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Kaua‘i County Council embarks on fiscal year 2023-24 budget process

LIHU‘E — The Kaua‘i County Council started the annual budget process on Wednesday by considering proposals put forward by Mayor Derek S.K. Kawakami.

The council received the initial budget bills from Kawakami this week — Proposed Draft Bills No. 2896 and 2897 — which both passed first reading on Wednesday. Each year, the mayor submits a proposed budget to the council, which reviews it in a series of department meetings, before voting to amend and approve in May.

The bills propose a $312 million operating budget and a $90 million capital improvement projects budget for fiscal year 2023-24.

In a submitted message to the council, Kawakami described the budget as “an effort that must reshape the county as an organization that is nimble, resilient, and empathetic to the ever-changing needs of our community and our people.”

In contrast to last year’s budget, which was focused on dealing with the fallout of the COVID-19 pandemic, the mayor said the fiscal year 2023-24 proposal “reflects a more footed position to shape deliberate policy on how our resources are obtained and how they are spent.”

Key to the proposal is shaping the way the island handles tourism.

“It’s clear our people want to see tourism-related and nonresident activities managed properly and those existing activities bearing more of the cost for our services on island given the impacts to our people,” wrote Kawakami. “I believe it is our job in this budget to set the tenor of how we deliver on this financial policy and be intentional about communicating a premium for paradise.”

The budget shoots for a benchmark of at least 60 percent of revenue coming from nonresident or transient-related tax sources.

Despite skyrocketing property values, the budget proposes to keep taxes stable for most Kaua‘i homeowners over the course of the next fiscal year.

The council considered Resolution No. 2023-33 from the mayor on Wednesday that would cut taxes 10 percent for properties in the Homestead and Residential tax classes — offsetting an identical 10 percent average increase in gross tax
valuations in those classes.

Under this measure, the tax rate for homesteads would drop from $3.05 to $2.75 per $1,000 of assessed value. The council has the power to amend these proposed rates and set the measure for a public hearing on May 10.

Conservative thinktank Grassroot Institute of Hawai‘’i submitted comments on the proposal, presenting a series of options for more substantial tax cuts, freezing revenues, and adding tax cuts to other tax classes like hotels and vacation rentals.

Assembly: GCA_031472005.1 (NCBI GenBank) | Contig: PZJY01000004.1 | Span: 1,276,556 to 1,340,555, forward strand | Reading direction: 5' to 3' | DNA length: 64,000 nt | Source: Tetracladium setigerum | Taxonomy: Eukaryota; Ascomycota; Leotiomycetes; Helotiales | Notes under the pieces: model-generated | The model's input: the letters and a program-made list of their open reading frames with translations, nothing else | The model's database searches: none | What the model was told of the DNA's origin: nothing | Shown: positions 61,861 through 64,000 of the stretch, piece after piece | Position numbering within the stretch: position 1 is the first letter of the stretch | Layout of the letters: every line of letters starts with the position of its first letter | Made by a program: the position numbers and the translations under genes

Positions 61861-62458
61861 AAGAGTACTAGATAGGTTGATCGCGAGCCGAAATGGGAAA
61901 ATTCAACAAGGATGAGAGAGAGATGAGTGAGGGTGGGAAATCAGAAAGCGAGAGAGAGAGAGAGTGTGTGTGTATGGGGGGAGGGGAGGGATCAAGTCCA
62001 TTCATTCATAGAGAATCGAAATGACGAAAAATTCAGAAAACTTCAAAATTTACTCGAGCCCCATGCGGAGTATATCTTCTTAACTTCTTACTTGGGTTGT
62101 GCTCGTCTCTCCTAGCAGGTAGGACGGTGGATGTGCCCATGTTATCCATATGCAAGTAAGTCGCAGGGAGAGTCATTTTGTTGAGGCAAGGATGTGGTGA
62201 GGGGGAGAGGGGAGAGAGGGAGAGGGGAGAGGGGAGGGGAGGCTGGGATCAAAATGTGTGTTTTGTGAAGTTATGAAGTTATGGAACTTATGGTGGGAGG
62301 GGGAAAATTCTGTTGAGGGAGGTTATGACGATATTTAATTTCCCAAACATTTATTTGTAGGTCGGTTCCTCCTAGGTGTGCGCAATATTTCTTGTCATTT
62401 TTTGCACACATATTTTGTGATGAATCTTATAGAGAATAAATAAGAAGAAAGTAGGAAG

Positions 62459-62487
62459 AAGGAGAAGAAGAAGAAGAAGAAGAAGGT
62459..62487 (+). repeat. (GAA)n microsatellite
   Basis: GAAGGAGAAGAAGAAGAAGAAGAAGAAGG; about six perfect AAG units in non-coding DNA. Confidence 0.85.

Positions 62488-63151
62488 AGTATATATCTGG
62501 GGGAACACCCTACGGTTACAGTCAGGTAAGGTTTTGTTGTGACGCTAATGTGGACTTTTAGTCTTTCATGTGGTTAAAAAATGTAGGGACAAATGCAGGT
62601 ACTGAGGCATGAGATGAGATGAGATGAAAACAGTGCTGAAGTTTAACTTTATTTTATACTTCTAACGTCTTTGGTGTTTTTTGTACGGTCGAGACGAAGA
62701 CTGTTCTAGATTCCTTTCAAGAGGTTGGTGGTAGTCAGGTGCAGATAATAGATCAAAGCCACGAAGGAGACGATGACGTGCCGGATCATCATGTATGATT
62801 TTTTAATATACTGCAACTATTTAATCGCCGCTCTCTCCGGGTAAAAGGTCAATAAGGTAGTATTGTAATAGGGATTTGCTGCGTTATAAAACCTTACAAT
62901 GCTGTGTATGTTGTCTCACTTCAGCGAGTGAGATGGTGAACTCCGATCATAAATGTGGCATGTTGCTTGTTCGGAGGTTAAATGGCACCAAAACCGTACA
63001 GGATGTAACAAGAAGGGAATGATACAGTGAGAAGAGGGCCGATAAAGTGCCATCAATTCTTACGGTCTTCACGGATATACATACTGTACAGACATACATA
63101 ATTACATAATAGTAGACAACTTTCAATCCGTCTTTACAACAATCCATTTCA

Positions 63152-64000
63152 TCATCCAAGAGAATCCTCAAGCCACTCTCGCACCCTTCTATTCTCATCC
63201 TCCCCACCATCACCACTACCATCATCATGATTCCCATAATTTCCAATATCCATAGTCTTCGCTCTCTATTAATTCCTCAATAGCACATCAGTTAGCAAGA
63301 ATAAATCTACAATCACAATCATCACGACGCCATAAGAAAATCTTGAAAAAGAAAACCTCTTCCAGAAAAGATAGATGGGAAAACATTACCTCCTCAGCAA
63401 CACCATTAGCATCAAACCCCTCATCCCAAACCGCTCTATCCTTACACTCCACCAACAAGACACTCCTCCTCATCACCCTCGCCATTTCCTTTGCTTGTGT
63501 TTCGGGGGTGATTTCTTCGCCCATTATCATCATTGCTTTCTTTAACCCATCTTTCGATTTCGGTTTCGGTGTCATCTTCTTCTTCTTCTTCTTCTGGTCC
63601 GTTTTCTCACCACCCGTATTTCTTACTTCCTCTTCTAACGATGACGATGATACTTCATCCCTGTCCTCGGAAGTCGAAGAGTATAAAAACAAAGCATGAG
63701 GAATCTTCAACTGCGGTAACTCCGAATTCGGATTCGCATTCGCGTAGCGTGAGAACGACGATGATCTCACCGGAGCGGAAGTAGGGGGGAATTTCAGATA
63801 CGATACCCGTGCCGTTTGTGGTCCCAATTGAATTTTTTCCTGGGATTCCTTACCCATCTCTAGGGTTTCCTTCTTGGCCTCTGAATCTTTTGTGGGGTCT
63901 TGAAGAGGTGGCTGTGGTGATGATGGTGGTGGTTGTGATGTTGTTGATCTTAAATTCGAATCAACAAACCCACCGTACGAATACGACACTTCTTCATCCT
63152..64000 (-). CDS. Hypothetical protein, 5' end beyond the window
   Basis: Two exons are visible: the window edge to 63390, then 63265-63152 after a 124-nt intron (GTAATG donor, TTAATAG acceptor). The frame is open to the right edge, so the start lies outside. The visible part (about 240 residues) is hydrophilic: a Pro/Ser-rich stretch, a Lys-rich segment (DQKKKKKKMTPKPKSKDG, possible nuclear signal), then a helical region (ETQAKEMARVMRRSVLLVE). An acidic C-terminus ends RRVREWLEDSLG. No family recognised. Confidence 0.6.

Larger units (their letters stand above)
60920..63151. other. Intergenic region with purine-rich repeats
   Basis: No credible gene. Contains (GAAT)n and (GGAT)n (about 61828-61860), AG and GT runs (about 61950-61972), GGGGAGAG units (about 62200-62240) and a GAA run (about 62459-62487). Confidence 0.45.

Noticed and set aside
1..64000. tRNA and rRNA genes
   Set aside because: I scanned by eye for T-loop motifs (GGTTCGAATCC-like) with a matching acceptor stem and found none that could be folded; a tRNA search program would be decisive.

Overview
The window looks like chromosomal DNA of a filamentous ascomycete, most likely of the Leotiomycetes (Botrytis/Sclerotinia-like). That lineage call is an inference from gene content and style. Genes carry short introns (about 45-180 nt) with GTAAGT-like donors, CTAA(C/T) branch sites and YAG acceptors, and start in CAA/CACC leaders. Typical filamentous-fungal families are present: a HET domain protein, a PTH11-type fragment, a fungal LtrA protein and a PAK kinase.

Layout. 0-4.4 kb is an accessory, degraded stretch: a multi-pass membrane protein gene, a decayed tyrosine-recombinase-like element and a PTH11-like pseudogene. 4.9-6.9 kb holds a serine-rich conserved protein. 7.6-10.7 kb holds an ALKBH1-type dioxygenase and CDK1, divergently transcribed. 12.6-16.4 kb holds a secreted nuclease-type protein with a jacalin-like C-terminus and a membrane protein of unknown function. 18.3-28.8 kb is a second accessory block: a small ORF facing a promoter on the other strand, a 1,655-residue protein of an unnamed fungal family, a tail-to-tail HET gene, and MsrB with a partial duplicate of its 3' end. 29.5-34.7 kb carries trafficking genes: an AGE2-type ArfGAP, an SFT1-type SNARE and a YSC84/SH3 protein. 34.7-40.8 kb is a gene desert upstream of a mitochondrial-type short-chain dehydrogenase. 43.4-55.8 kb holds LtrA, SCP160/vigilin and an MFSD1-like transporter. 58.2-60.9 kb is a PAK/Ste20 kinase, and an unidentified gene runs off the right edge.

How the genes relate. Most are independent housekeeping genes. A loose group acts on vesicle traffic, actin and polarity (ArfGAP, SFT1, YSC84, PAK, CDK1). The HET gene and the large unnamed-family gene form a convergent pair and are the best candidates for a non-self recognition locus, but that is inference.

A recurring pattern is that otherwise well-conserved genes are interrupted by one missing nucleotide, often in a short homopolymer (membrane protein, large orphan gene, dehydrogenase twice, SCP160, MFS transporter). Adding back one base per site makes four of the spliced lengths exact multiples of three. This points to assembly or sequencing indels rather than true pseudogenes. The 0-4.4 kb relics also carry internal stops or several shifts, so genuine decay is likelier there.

Council Chair Mel Rapozo, who will lead the budget process this year, suggested considering tax breaks for commercial properties.

“You have all these local small businesses, like Ishihara Market, that are slowly shutting down,” Rapozo said. “If there’s a year to provide relief to all of these local small businesses, this is the year to do it.”

He added that any additional tax breaks would mean cutbacks elsewhere in the budget.

“If we decide to lower rates, we need to find the cuts,” Rapozo said.

Through both the operating budget and capital improvement budget, the total cost of the budget will jump $90 million over the previous fiscal year. The budget is structurally balanced, meaning it doesn’t use general fund money for recurring expenditures.

About half of that budget increase comes in the form of one-time expenses in the capital improvement projects budget.

These expenses are largely focused on infrastructure, with nearly $7 million allocated for bridge upgrades and repairs, and millions more dedicated to various road improvements.

Some other notable expenses listed in the CIP budget are $2.6 million for new landfill development and engineering, $6.5 million to match state funding for Vindiha Stadium improvements and $1.5 million for improvements to the cart paths at Wailua Golf Course.

The departmental budget reviews begin Thursday morning and continue through April until decision-making in mid-May.


Guthrie Scrimgeour, reporter, can be reached at 808-647-0329 or
Source: The Garden Island

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